Supermarkets, butchers, fishmongers, grocers, greengrocers and corner shops complete their preparations for the switch to weighing and pricing in metric.

The therm, fathom, gill and fluid ounce are no longer legally authorised.
Weighing for retail sale of ‘loose goods’, for example fruit, vegetables and cheese, using imperial measures is no longer permitted and metric prices must be displayed. Customers are still able to ask for pounds and ounces, and supplementary pricing in imperial is also allowed, so it is only traders that are affected. A few find difficulty weighing or pricing in metric.
Croydon Tramlink opens with metric speed limit signs.

A group is formed with the aim of removing road signs which it considers fall outside the traffic signs regulations because they show metric measures. It achieves publicity the following year after its founder is convicted of theft and criminal damage when about 40 signs are removed in Kent. The conviction for theft is overturned on appeal after the signs are recovered.
Four traders are convicted under the Weights and Measures Act or the Price Marking Order for failing to weigh goods in metric or to price goods in metric alongside imperial.

The four traders who were convicted in 2001 for failing to weigh or price goods in metric together with one other trader lose their appeal against their convictions.
The TSRGD 2002 allow but do not require metric measurements on signs which impose width restrictions.
The Government say changing road signs would be confusing for drivers who had not received a metric education at school, and use this as a reason for postponement.
The UK Metric Association (UKMA) is formed.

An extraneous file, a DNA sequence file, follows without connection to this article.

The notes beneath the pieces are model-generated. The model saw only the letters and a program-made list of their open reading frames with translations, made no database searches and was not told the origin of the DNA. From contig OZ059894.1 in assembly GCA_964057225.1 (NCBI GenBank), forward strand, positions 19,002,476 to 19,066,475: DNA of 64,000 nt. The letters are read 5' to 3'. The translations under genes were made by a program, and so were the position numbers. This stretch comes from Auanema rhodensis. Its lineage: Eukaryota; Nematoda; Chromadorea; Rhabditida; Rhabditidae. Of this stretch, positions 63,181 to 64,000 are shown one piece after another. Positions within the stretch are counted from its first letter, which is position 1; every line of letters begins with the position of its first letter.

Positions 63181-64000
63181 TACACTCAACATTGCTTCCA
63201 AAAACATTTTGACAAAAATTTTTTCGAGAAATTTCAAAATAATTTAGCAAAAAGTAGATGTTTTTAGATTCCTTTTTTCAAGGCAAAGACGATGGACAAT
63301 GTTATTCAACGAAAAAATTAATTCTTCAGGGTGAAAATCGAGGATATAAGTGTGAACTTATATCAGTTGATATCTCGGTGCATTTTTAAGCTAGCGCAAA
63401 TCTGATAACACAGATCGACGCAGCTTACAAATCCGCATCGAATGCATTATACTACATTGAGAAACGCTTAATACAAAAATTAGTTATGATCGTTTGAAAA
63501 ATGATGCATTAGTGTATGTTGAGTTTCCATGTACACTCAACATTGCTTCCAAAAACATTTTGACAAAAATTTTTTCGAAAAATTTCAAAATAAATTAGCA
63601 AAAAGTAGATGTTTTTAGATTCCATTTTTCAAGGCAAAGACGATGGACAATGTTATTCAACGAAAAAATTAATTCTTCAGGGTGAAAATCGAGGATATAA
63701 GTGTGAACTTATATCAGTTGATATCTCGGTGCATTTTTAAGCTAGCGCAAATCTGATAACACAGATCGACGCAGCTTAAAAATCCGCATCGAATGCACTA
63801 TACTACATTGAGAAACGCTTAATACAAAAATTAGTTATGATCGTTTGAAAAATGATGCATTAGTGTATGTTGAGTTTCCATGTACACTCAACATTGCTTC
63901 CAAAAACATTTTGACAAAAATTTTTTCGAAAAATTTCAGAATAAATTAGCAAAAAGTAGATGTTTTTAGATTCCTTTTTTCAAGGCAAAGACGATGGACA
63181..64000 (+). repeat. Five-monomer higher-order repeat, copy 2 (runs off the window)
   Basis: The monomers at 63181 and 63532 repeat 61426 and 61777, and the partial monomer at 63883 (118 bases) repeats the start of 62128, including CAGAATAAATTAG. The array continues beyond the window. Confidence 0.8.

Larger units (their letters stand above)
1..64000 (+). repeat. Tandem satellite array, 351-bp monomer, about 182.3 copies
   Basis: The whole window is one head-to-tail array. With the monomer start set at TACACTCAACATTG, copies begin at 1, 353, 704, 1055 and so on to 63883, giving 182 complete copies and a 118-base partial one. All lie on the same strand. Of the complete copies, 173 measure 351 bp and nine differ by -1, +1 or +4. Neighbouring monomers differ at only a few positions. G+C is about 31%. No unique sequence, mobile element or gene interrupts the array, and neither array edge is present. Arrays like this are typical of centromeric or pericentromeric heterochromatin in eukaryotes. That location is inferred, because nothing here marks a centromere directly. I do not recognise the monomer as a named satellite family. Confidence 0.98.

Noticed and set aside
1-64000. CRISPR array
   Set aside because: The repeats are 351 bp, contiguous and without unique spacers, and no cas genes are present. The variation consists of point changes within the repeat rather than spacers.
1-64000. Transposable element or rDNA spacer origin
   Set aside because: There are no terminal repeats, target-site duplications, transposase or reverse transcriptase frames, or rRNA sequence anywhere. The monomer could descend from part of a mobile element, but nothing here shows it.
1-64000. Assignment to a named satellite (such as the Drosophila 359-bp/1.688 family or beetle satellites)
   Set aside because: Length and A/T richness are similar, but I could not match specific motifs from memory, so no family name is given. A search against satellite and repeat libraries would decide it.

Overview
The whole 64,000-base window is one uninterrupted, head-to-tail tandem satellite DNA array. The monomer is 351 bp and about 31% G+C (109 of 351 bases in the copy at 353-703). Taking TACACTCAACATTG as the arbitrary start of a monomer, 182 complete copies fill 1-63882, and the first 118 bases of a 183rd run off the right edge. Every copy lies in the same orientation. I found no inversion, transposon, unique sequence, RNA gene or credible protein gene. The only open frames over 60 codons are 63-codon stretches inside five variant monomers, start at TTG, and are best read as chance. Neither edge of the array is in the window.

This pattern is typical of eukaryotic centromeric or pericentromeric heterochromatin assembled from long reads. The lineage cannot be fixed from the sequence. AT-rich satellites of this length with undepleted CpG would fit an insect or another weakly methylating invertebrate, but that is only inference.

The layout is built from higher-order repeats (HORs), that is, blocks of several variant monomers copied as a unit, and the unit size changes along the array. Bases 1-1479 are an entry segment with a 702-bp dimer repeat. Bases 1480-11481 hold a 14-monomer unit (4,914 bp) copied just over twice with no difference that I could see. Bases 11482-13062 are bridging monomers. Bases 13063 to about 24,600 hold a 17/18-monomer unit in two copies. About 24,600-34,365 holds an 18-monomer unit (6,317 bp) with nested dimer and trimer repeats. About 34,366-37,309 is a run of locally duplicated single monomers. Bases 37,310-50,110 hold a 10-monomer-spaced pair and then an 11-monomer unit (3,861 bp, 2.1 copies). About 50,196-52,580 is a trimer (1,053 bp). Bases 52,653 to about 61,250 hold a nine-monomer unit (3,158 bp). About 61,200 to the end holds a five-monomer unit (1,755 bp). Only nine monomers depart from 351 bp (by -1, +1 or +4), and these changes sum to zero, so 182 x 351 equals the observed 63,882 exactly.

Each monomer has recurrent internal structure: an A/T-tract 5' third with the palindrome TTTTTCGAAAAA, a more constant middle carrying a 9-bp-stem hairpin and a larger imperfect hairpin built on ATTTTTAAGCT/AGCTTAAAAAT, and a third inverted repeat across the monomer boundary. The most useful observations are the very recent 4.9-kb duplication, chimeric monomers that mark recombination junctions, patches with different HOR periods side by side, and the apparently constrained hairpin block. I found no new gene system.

The DTI, the British Standards Institution and the Confederation of British Industry publish the “Final document” and “Implementation annex” of the National Standardisation Strategy Framework (NSSF) – a joint attempt to improve the UK’s economic performance by harmonising standards. UKMA considers that the NSSF misses the point – standards can only be harmonised if everyone uses the same measurement system. Its response, “A very British mess”, is published in 2004.
Driver location signs that complement distance marker posts are introduced experimentally on motorways and major highways.

One of the traders convicted in 2001 dies of a heart attack, becoming anti-metric campaigners’ first ‘metric martyr’.

Over a single week-end in January, the Republic of Ireland completes the metric conversion of its road signs by changing all speed limit signs – distance signs had been converted gradually over the previous decade. For the first time, the UK has a land border with a country that uses a different measurement system on its road traffic signs.
Prescribed quantities are abolished except for alcoholic drinks.
MG Rover Group, formerly British Leyland, goes into administration bringing an end to mass car production by British-owned manufacturers – with MG and the Austin, Morris and Wolseley brands becoming part of China’s SAIC.

The UK Department for Transport (DfT) publishes an estimate of the cost of converting road traffic signs for distance and speed. The estimate for speed limit signs is about 180 times the one prepared in 1970 – ‘gold plating’ is suspected.
UKMA publishes its report, “Metric signs ahead”, on the conversion of road signs, together with its estimate of £80 million (in contrast to the DfT’s £700 million).

In October, the Airbus A380 enters commercial service. Major structural sections of the Airbus are made in France, Germany, Spain and the UK (wings and engines) and then assembled in France.
In November, the Channel Tunnel Rail Link with metric distance and speed limit signs opens from the Channel Tunnel to St Pancras International.

Nic Davison is served with an infringement notice for selling draught beer by the litre at his Polish restaurant in Doncaster. He refuses to change, and eventually the case against him is dropped.